i) We caused their plight.
The same economic, social, and political interdependencies that explain our mutual vulnerabilities suggest that we likely partially caused the starving people’s plight. Decisions in one part of the world have economic ripples elsewhere. Some ripples become tidal waves. We have no doubt about this when those waves crash onto our own economic shores. When OPEC hikes gasoline prices, it increases our costs of living and we are infuriated. When Japan boosts tariffs, it hits our wallets. When we are on the short end of the economic stick, we quickly recognize that others’ decisions to sell or withhold goods or to increase tariffs negatively impacts our economies. Yet we conveniently forget the impact of our economies on others. That is a factual and moral mistake. For as potent as the actions of others are on us, our actions are even more significant for them. The West is economically so powerful that even seemingly insignificant actions can have dramatic effects, especially on Third World countries.
These effects reveal two different ways we arguably cause the suffering of the world’s impoverished peoples. Consider two variations on a single analogy: In the first, place unwilling gladiators into an arena with lions. When some are killed, I cannot wash my hands of their deaths. Although the lions—and not I—were the immediate cause of their deaths, I am responsible since I placed them in this vulnerable position. Two, I do not place gladiators into this arena. Rather, I “offer” men in the region the “option” of becoming gladiators. I do so knowing full well that my arena is the only source of income in the area. I assuage my guilt by claiming that since these men have volunteered to fight the lions, then I am not responsible for their deaths. Nonetheless, by using their extreme vulnerability to get them to do what no sane person would do if they had an option, then I am still responsible for any harm that results. Again, we have no problem acknowledging this if we are the vulnerable parties; why should we deny it when we are the exploiters?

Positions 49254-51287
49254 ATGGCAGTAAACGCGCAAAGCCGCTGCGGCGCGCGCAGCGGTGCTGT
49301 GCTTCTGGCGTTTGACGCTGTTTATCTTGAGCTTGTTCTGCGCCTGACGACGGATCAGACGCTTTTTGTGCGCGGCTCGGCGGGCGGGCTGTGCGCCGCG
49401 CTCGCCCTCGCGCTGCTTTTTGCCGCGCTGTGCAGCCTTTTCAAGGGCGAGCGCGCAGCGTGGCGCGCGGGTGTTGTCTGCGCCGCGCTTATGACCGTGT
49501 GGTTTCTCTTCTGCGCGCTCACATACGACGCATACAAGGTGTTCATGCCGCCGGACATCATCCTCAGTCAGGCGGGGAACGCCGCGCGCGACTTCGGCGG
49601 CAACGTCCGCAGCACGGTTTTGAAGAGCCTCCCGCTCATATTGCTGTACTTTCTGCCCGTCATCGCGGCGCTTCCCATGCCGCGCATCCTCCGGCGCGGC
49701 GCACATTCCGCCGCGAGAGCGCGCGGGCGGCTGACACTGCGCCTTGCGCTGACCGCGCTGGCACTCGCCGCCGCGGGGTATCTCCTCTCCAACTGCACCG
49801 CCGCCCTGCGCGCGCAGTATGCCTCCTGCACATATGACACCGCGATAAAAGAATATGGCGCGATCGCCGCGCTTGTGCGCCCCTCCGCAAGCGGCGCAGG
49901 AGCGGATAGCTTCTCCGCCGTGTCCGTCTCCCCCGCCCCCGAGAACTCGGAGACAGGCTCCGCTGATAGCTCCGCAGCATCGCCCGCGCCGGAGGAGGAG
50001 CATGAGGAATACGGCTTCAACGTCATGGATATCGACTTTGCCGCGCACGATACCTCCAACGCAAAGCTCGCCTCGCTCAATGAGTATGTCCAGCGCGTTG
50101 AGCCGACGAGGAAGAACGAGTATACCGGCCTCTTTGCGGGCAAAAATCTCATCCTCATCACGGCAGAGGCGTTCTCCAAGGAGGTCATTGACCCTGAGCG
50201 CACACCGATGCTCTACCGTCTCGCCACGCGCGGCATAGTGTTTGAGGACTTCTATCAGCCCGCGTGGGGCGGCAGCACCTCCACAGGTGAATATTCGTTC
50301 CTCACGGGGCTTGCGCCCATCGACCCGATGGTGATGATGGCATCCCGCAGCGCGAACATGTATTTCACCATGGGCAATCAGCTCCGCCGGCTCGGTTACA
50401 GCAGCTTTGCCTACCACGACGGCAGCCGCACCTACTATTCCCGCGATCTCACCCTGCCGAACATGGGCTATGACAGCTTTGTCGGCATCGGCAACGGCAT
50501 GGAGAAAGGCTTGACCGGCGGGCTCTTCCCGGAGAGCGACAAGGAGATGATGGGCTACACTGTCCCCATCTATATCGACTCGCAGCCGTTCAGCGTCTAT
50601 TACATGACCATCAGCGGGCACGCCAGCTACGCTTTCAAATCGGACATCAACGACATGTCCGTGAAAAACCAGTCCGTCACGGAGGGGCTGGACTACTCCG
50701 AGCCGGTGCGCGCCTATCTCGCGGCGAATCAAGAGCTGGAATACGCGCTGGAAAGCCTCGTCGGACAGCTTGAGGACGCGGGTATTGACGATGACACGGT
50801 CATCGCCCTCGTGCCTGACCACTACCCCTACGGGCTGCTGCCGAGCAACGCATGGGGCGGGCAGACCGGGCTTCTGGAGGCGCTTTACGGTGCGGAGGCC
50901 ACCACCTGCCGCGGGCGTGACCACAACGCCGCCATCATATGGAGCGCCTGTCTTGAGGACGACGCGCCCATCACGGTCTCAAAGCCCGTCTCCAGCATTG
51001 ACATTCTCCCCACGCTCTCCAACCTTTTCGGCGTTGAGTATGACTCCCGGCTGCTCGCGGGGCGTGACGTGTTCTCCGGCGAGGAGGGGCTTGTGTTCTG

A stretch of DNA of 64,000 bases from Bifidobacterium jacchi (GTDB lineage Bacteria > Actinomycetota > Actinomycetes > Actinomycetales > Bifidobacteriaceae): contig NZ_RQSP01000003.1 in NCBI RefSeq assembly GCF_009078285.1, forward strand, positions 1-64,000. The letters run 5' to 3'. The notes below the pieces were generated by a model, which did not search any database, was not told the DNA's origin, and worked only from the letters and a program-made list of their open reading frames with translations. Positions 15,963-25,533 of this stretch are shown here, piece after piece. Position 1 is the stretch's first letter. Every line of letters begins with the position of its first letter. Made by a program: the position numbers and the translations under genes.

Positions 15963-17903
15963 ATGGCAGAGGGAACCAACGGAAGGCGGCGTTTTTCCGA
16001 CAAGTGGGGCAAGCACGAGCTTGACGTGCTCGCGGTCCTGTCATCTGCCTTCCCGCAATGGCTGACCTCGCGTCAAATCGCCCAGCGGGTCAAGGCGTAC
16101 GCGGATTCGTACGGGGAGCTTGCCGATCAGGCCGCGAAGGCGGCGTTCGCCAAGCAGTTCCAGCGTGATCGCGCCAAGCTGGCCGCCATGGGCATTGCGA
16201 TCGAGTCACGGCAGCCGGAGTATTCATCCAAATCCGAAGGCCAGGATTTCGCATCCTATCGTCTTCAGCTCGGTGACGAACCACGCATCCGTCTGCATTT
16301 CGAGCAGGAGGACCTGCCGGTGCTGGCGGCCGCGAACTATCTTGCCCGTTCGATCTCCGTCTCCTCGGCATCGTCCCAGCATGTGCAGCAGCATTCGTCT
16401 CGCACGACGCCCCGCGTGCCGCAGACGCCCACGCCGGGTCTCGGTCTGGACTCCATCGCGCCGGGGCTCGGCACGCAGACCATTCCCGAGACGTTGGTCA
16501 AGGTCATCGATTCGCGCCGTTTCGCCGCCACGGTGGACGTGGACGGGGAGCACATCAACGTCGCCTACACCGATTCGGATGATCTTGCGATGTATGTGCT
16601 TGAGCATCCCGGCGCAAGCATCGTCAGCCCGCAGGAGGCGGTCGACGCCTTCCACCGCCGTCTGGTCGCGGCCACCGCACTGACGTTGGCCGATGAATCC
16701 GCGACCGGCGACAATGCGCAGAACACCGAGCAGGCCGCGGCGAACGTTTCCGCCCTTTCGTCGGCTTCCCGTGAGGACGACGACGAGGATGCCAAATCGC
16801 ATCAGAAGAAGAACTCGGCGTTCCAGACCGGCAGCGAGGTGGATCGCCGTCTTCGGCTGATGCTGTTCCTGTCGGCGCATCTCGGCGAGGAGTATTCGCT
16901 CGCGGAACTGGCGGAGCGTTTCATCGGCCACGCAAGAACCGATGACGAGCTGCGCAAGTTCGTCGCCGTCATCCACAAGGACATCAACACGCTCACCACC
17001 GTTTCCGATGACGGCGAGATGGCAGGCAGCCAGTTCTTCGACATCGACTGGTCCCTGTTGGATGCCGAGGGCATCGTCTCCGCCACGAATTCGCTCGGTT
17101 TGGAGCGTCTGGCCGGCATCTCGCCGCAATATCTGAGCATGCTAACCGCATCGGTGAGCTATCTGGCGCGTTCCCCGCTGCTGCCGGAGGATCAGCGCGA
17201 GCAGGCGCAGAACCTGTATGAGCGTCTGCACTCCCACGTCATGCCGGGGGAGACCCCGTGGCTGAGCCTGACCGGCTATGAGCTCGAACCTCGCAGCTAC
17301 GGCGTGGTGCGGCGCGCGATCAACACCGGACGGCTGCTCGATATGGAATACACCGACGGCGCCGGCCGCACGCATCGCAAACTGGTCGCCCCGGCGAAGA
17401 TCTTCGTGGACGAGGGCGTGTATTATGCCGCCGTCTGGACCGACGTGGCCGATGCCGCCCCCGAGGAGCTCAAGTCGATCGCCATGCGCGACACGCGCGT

Arguably we (partially) caused the plight of the starving in one of these senses. We are highly advantaged people whose economic, social, and political institutions are “causally deeply entangled in the misery of the poor” (2000; Pogge 1997: 505). Moreover, our relative social starting positions “have emerged from a single historical process that was pervaded by grievous wrongs” (509). That is why:
“We should not tolerate such radical inequalities in social starting positions if the allocation of those positions depends upon historical processes in which all important moral (and legal) rules and principles were massively violated” (Ibid.).
Admittedly, the causal networks of which Pogge speaks are astoundingly complex. That is why my gladiator example is somewhat disanalogous. In that case, I placed (or enticed) them into the arena with the lions. However, no one person or country single-handedly created the conditions which led to starvation. That is why no one is wholly responsible for the plight of the impoverished and starving. Our world and our global economy result from a confluence of factors, including the choices of billions of people over an extended time. Certainly some much smaller number of players, actors, and events, are especially significant in this causal chain. However, we rarely know precisely who caused what. Many of us assume this ignorance lets us off the moral hook.